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I am new to Hive and MapReduce and would really appreciate your answer and also provide a right approach.

I have defined an external table logs in hive partitioned on date and origin server with an external location on hdfs /data/logs/. I have a MapReduce job which fetches these logs file and splits them and stores under the folder mentioned above. Like

"/data/logs/dt=2012-10-01/server01/"
"/data/logs/dt=2012-10-01/server02/"
...
...

From MapReduce job I would like add partitions to the table logs in Hive. I know the two approaches

  1. alter table command -- Too many alter table commands
  2. adding dynamic partitions

For approach two I see only examples of INSERT OVERWRITE which is not an options for me. Is there a way to add these new partitions to the table after the end of the job?

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3 Answers 3

To do this from within a Map/Reduce job I would recommend using Apache HCatalog, which is a new project stamped under Hadoop.

HCatalog really is an abstraction layer on top of HDFS so you can write your outputs in a standardized way, be it from Hive, Pig or M/R. Where this comes into the picture for you, is that you can directly load data in Hive from your Map/Reduce job using the output format HCatOutputFormat. Below is an example taken from the official website.

A current code example for writing out a specific partition for (a=1,b=1) would go something like this:

Map<String, String> partitionValues = new HashMap<String, String>();
partitionValues.put("a", "1");
partitionValues.put("b", "1");
HCatTableInfo info = HCatTableInfo.getOutputTableInfo(dbName, tblName, partitionValues);
HCatOutputFormat.setOutput(job, info);

And to write to multiple partitions, separate jobs will have to be kicked off with each of the above.

You can also use dynamic partitions with HCatalog, in which case you could load as many partitions as you want in the same job !

I recommend reading further on HCatalog on the website provided above, which should give you more details if needed.

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I'm using the cloudera distribution and it doesn't have the HCatalog bundled with that. Can Oozie be an option? If so any ideas on how it is done?? –  user1971133 Jan 12 '13 at 3:23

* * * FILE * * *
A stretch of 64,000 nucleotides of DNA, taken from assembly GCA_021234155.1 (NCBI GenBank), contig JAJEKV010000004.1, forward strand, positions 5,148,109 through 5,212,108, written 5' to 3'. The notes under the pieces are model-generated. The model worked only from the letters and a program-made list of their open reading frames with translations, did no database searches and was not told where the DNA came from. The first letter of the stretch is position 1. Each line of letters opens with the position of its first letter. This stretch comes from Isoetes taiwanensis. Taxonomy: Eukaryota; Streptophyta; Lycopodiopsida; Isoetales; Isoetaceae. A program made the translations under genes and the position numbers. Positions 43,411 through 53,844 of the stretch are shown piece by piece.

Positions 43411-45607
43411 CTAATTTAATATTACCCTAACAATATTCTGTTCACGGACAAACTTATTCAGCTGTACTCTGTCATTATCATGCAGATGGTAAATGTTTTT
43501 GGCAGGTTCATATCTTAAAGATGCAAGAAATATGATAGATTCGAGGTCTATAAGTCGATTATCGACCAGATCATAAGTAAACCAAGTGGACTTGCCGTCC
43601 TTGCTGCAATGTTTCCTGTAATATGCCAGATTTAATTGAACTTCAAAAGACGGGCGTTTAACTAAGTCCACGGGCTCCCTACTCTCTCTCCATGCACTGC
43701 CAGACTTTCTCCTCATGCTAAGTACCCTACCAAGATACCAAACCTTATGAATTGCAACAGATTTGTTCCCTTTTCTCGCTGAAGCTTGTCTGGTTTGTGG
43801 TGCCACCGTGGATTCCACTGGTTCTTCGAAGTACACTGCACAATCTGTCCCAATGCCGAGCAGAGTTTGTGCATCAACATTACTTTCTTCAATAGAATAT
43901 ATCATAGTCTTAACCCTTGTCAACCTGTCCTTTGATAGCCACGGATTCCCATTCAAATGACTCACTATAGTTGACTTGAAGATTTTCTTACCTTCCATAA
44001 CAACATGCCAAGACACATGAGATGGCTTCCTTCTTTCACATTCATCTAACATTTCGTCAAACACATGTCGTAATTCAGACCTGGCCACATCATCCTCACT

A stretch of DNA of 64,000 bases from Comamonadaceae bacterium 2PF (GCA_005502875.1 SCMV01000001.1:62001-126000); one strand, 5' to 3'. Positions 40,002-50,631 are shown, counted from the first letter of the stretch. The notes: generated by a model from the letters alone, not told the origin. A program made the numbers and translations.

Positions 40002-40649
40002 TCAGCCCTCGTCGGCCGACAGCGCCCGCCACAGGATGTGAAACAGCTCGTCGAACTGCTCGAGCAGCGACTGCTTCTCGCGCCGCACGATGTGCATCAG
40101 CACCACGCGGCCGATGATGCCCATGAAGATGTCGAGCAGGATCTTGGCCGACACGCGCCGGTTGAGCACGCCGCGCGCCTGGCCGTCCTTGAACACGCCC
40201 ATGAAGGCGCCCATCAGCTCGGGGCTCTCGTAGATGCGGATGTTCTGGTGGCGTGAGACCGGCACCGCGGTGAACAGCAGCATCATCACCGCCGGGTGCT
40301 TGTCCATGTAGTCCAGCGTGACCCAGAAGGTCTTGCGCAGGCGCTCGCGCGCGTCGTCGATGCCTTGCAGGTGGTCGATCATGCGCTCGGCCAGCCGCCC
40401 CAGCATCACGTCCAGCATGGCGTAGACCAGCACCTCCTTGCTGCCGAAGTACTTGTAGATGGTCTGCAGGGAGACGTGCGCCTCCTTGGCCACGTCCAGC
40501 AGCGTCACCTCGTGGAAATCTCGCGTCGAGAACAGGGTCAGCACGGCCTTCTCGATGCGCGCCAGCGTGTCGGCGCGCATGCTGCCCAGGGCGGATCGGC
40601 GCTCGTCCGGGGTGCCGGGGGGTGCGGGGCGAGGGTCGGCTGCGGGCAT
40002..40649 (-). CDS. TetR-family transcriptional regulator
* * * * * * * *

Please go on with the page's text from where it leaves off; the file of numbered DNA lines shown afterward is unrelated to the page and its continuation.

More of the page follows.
If you don't want to many alter table statement, don't want to do an insert overwrite, and can't use HCatalog, this is going to be complicated in my opinion. Oozie is just a workflow scheduler, you still have to define the job somewhere at some point. –  Charles Menguy Jan 12 '13 at 4:00

In reality, things are a little more complicated than that, which is unfortunate because it is undocumented in official sources (as of now), and it takes a few days of frustration to figure out.

I've found that I need to do the following to get HCatalog Mapreduce jobs to work with writing to dynamic partitions:

In my record writing phase of my job (usually the reducer), I have to manually add my dynamic partitions (HCatFieldSchema) to my HCatSchema objects.

The trouble is that HCatOutputFormat.getTableSchema(config) does not actually return partitioned fields. They need to be manually added

HCatFieldSchema hfs1 = new HCatFieldSchema("date", Type.STRING, null);
HCatFieldSchema hfs2 = new HCatFieldSchema("some_partition", Type.STRING, null);
schema.append(hfs1);
schema.append(hfs2);
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Here's the code for writing into multiple tables with dynamic partitioning in one job using HCatalog, the code has been tested on Hadoop 2.5.0, Hive 0.13.1:

// ... Job setup, InputFormatClass, etc ...
String dbName = null;
String[] tables = {"table0", "table1"};

job.setOutputFormatClass(MultiOutputFormat.class);
MultiOutputFormat.JobConfigurer configurer = MultiOutputFormat.createConfigurer(job);

List<String> partitions = new ArrayList<String>();
partitions.add(0, "partition0");
partitions.add(1, "partition1");

HCatFieldSchema partition0 = new HCatFieldSchema("partition0", TypeInfoFactory.stringTypeInfo, null);
HCatFieldSchema partition1 = new HCatFieldSchema("partition1", TypeInfoFactory.stringTypeInfo, null);

for (String table : tables) {
    configurer.addOutputFormat(table, HCatOutputFormat.class, BytesWritable.class, CatRecord.class);

    OutputJobInfo outputJobInfo = OutputJobInfo.create(dbName, table, null);
    outputJobInfo.setDynamicPartitioningKeys(partitions);

    HCatOutputFormat.setOutput(
        configurer.getJob(table), outputJobInfo
    );

    HCatSchema schema = HCatOutputFormat.getTableSchema(configurer.getJob(table).getConfiguration());
    schema.append(partition0);
    schema.append(partition1);

    HCatOutputFormat.setSchema(
        configurer.getJob(table),
        schema
    );
}
configurer.configure();

return job.waitForCompletion(true) ? 0 : 1;

Mapper:

public static class MyMapper extends Mapper<LongWritable, Text, BytesWritable, HCatRecord> {
    @Override
    protected void map(LongWritable key, Text value, Context context) throws IOException, InterruptedException {
        HCatRecord record = new DefaultHCatRecord(3); // Including partitions
        record.set(0, value.toString());

        // partitions must be set after non-partition fields
        record.set(1, "0"); // partition0=0
        record.set(2, "1"); // partition1=1

        MultiOutputFormat.write("table0", null, record, context);
        MultiOutputFormat.write("table1", null, record, context);
    }
}
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